Australians are flocking to buy free-range eggs, but uncertainty due to voluntary guidelines continues to cloud the industry, according to the latest IBISWorld report.
Free-range eggs account for more than 20% of the four billion eggs produced annually in Australia, with that number expected to increase in coming years.
The production of free-range eggs has grown at an annualised rate of 15.1% over the past five years, in comparison to 1.9% for cage eggs. Organic eggs, which also tend to be free-range, have grown by 48% in the past five years.
IBISWorld senior industry analyst Brooke Tonkin told SmartCompany there has definitely been a shift towards free-range eggs and farmers are altering their production methods to meet this demand.
“We’re also seeing it at the retail level as well with a push by the major supermarkets to stop sourcing caged eggs,” she says.
“Consumers are paying more attention to what they’re eating and where it’s actually coming from.”
Tonkin says as well as the lengthy process to gain free range or organic accreditation, a significant barrier for the industry is the confusion around what ‘free range’ and ‘organic’ actually mean.
“A lot of consumers don’t actually understand there is a difference between the two,” she says.
“That’s a big problem for the industry because there is no national standard of what free range actually is. There’s a lot of ambiguity for farmers there and it is another challenge for them in expanding that free-range production.”
Currently, there is a voluntary code of practice for the egg farming industry on what constitutes ‘free range’. The guidelines suggest there should be 1500 chickens per hectare when outdoors – which works out to be around six square metres of land per chicken.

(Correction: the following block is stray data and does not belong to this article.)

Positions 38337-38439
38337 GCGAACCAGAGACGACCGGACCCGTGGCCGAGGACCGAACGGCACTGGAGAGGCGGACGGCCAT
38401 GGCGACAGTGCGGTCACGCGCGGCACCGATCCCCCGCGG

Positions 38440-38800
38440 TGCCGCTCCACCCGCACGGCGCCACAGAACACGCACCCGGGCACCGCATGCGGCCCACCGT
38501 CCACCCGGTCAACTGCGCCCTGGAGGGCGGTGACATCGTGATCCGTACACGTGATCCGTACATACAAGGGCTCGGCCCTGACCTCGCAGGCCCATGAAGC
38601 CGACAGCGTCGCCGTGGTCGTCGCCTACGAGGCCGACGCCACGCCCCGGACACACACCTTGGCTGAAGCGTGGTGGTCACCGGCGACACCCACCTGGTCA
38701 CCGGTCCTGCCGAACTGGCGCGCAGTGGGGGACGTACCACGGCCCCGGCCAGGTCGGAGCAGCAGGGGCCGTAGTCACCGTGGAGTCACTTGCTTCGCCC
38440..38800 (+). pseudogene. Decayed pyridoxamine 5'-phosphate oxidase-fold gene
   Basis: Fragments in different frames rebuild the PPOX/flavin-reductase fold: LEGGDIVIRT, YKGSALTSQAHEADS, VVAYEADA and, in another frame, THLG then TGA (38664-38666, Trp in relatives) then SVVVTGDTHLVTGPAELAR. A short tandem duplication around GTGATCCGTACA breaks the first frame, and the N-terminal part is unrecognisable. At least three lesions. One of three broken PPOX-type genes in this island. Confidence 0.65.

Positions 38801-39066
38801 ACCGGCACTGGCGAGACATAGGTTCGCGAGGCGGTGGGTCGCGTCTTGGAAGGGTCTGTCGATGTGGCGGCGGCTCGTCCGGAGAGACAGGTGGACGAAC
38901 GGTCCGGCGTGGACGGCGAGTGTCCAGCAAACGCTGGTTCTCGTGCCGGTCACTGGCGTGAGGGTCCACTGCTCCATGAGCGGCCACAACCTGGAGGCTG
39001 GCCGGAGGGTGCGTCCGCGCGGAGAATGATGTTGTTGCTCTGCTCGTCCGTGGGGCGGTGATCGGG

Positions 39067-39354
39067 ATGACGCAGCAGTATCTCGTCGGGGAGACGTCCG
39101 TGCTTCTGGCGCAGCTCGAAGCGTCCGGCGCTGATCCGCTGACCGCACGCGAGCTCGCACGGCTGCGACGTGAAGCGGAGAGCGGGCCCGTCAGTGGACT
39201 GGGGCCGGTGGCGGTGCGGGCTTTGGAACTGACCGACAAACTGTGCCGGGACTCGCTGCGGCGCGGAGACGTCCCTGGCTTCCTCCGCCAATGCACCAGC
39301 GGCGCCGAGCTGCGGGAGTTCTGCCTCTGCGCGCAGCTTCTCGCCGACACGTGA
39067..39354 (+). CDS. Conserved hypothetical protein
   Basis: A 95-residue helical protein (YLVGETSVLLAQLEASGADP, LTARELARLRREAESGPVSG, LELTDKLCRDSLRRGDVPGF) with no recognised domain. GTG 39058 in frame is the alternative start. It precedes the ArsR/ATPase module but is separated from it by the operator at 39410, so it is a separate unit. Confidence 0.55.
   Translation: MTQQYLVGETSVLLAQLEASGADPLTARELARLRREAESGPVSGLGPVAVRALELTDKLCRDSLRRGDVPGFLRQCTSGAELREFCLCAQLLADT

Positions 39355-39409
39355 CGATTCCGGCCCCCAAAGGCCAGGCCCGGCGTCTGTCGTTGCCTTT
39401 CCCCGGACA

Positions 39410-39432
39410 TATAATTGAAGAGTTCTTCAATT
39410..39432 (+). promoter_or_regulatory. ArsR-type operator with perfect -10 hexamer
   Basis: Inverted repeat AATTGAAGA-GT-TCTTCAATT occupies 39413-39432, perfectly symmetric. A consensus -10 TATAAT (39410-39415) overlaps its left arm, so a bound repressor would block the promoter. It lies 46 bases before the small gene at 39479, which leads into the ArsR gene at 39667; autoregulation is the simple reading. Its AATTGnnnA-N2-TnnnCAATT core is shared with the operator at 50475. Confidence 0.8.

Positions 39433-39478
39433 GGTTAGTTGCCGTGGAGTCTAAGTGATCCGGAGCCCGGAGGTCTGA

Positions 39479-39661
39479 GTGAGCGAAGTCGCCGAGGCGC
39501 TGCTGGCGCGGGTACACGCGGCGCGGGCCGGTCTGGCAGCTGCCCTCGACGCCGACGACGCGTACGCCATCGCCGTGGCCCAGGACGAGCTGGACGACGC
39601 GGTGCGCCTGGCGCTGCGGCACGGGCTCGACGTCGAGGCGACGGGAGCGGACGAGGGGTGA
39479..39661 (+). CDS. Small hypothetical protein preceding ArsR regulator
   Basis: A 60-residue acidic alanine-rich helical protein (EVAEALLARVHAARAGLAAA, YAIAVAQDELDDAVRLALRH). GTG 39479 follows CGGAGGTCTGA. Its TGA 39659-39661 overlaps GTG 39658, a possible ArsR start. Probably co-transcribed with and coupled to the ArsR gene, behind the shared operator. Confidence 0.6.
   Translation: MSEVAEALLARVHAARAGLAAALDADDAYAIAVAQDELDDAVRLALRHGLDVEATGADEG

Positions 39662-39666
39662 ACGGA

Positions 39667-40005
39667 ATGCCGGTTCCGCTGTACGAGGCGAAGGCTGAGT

“That’s the only standardised definition which is voluntary… it’s creating a problem for the industry,” Tonkin says.
“A lot of producers have a lot higher concentration of chickens on their land – but because they’re outdoors and have a quite bit of room they are sold as free range.”
Government ministers from each state and territory met earlier this year and reached an agreement that there needs to be a national standard for free-range eggs. However, they are not due to meet again until 2015 to finalise the details.
“It’s going to be quite a while before the industry gets any sort of clarification,” Tonkin says.
Madelaine Scott has been keeping free-range chickens since she was eight years old. Having 12 years’ experience under her belt, she says she has definitely noticed a trend towards more people choosing free range and organic over caged eggs.
“All my customers are organic free range customers,” she says. “They [consumers] are thinking about it even when they’re going to the supermarket.”
Scott supplies a number of wholesale and organic stores around Melbourne, and says her ultimate goal is to see “lots of small guys” in the market and “less big people”.
“I try to educate more people and help lots of other farmers start up as well. The big farms aren’t as ethical and sustainable.”